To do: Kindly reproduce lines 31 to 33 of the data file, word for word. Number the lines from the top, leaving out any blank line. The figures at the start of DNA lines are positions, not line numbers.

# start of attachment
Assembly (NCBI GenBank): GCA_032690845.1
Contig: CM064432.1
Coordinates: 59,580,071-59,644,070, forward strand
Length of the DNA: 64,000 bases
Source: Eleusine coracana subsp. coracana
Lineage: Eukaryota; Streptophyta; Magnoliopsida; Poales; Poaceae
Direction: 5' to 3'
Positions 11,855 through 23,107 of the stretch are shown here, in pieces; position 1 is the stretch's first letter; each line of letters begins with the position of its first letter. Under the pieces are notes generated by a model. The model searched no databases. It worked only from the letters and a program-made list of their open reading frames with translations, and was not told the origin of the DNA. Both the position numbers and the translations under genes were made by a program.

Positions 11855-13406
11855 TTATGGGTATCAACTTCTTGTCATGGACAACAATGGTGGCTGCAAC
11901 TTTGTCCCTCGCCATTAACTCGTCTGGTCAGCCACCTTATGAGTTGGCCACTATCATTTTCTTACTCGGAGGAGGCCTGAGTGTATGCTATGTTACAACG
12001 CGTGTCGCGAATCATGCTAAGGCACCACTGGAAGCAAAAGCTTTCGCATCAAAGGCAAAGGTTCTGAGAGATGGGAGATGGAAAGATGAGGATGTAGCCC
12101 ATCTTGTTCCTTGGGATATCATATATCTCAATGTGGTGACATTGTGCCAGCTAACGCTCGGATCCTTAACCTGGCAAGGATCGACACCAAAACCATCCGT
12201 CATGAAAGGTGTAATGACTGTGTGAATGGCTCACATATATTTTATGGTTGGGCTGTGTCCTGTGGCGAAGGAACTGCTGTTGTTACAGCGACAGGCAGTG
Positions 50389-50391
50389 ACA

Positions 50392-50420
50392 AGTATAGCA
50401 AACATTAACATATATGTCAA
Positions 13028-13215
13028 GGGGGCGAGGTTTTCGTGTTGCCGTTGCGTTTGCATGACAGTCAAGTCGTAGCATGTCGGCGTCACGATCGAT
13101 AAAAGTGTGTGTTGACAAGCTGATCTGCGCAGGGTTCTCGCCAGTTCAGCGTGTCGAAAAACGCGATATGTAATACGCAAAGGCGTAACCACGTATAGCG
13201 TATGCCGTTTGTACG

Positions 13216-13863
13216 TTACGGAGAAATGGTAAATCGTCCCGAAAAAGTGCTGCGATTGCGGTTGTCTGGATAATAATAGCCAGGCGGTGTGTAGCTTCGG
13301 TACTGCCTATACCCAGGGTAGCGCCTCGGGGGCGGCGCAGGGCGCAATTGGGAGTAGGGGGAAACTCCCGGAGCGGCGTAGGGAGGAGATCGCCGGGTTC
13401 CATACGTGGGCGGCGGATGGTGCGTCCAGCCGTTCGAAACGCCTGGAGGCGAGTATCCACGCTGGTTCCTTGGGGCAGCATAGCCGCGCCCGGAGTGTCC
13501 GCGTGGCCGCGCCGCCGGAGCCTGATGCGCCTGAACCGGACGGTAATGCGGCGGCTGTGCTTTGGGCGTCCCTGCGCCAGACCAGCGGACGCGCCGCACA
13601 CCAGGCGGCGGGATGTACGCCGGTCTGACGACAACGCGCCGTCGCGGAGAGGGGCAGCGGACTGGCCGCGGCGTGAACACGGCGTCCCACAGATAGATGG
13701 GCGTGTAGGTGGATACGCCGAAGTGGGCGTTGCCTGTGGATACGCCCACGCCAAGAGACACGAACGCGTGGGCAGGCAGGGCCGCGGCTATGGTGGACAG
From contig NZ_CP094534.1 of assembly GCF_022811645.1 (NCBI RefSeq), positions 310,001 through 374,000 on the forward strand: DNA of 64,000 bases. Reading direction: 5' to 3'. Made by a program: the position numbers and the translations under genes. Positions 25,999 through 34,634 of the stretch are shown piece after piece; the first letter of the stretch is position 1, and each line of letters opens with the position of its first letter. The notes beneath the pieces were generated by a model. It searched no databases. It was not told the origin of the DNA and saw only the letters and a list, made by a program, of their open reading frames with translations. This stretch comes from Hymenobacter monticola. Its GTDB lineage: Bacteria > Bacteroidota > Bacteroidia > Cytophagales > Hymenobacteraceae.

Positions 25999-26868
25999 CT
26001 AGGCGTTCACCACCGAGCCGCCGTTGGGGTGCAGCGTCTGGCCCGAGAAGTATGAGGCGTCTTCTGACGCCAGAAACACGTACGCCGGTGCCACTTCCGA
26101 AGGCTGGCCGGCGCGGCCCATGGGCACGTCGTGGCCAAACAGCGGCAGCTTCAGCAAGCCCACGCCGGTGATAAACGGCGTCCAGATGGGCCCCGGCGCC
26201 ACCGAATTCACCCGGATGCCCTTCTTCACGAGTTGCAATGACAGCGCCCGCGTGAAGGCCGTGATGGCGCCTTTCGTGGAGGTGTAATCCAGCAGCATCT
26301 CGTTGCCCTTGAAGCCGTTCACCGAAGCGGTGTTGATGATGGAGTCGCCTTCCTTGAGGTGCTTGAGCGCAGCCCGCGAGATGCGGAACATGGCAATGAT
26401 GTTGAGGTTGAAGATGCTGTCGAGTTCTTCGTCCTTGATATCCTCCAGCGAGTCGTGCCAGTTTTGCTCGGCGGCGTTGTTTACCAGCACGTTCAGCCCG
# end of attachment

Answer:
From contig NZ_CP094534.1 of assembly GCF_022811645.1 (NCBI RefSeq), positions 310,001 through 374,000 on the forward strand: DNA of 64,000 bases. Reading direction: 5' to 3'. Made by a program: the position numbers and the translations under genes. Positions 25,999 through 34,634 of the stretch are shown piece after piece; the first letter of the stretch is position 1, and each line of letters opens with the position of its first letter. The notes beneath the pieces were generated by a model. It searched no databases. It was not told the origin of the DNA and saw only the letters and a list, made by a program, of their open reading frames with translations. This stretch comes from Hymenobacter monticola. Its GTDB lineage: Bacteria > Bacteroidota > Bacteroidia > Cytophagales > Hymenobacteraceae.

Positions 25999-26868
25999 CT